Designing to save lives
I was going to study Architecture but about a month before I was due to start I had second thoughts. I love being hands on – DIY, making things work – just like my dad. So I went to have a look at the product design course at Plymouth University and I met the Head of Design, Roberto. He showed me around the degree show in the studio. The course was so practical – not just learning about design but actually getting to make and test your own products. Roberto took a look at some of the design work I’d done at school and they offered me a place to start a month later!
University was my first taste of being my own boss, my first time living away from home and being responsible for my own learning. We had 2 hours a week of lectures and the rest of my time was spent in the studio with tutors who had worked in top design consultancies on hand for help and advice. It was an amazing experience. I really developed as a designer in that environment – both my skills and my attitude to work. Having worked so closely with us, the tutors knew my projects as well as I did so were able to ask probing questions at our end of project presentations. It also meant they knew us well personally and were able to get the best out of us. I won’t forget when Roberto came over to a group of us in the studio and said “Simon, Will, stop talking to Ollie” and he looked at me and said “You’re slipping”. It made me focus then and it’s stuck with me.
In my final year I began designing a syringe for a competition to reduce production costs for an existing medical device. While doing my research I found out that 1.3 million people die each year in developing nations from infections caused by reusing syringes. I got excited by the thought that I might be able to do something about it and I set about finding a solution, even though it didn’t quite fit the original competition brief. I designed a new type of syringe that cannot be reused or cause injury after disposal.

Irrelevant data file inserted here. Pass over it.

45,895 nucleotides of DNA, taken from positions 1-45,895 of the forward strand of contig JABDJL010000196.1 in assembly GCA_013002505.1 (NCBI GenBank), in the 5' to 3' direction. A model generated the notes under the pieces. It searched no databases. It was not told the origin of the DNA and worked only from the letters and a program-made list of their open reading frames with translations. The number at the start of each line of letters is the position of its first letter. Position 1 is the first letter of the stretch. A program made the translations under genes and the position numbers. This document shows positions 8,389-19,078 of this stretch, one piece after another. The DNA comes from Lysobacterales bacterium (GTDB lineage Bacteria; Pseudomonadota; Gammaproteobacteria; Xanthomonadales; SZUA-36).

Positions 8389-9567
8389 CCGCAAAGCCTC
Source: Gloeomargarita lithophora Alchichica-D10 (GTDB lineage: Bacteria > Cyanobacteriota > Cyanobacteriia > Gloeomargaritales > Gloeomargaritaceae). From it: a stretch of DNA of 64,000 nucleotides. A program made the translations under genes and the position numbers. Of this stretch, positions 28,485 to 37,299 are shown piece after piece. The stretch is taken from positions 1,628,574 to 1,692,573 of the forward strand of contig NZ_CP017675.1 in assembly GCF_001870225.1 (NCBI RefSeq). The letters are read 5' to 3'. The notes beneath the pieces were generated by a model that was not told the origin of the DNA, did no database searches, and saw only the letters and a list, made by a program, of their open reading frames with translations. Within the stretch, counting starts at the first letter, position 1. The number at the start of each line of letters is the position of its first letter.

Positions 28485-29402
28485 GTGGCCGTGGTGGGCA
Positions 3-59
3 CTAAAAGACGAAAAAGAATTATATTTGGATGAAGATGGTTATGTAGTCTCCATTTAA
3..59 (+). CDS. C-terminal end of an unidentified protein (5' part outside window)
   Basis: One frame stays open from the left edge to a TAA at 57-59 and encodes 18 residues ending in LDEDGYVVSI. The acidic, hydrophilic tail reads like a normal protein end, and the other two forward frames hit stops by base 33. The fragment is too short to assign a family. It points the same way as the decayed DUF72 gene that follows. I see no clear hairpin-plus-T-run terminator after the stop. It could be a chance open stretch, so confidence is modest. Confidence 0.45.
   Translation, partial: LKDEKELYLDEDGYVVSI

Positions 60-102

My first prototype was not much to look at but it worked just well enough to make me think I could do it. But a potentially life-saving instrument has got to be perfect every time. Roberto put me in touch with Oliver Blackwell, a Plymouth graduate who set up his own industrial design company and had medical devices. It was one of the most helpful meetings I’ve ever had. He helped improve my design and also talked me through regulations, health and safety checks, and tips for manufacturing.
Just before Christmas 2010 I came across a competition, India Future Change, for healthcare products that would help India. It was perfect for my syringe! I asked my lecturer for feedback on my entry and, despite it being the Christmas holidays, we emailed back and forth about 5 times, refining my submission before sending it off in January. I was in the studio impatiently refreshing the competition results webpage when my name came up top of the list. In November 2011 I travelled to India to present my idea to a panel of industry experts and a packed auditorium. I hadn’t foreseen the difficulties involved in presenting such a tiny device to such a large audience… but they loved my design and the presentation experience from university paid off. From 800 entrants, I won first prize! In my excitement I ended up with an enormous phone bill calling my family and my lecturer to tell them the news.
I continued to develop the syringe and, although I’ve now graduated, Plymouth still lets me use their CAD facilities and present my work to tutors for feedback. But with prototypes costing about £100 each I’ve had to put the project on pause until I receive the competition funding. In the meantime I’ve done a few freelance jobs – including one for Kevin MacCloud from Grand Designs on the back of my degree show. They made me realise that although I’m a good designer, I still have a lot to learn about working with clients.
I’m currently working at Dyson which is a bit like being back at university – with new things to learn every day. I spend any spare time on my designs, working on business plans, researching new technologies and looking for new concepts. Knowing that this syringe could really save lives helps to keep me going and I’d like it to start clinical trials in the next two years. I’m also working towards having at least one of my other products on the market within the next year too. I’d love to do that full time – be my own boss and build a company around products I’ve designed.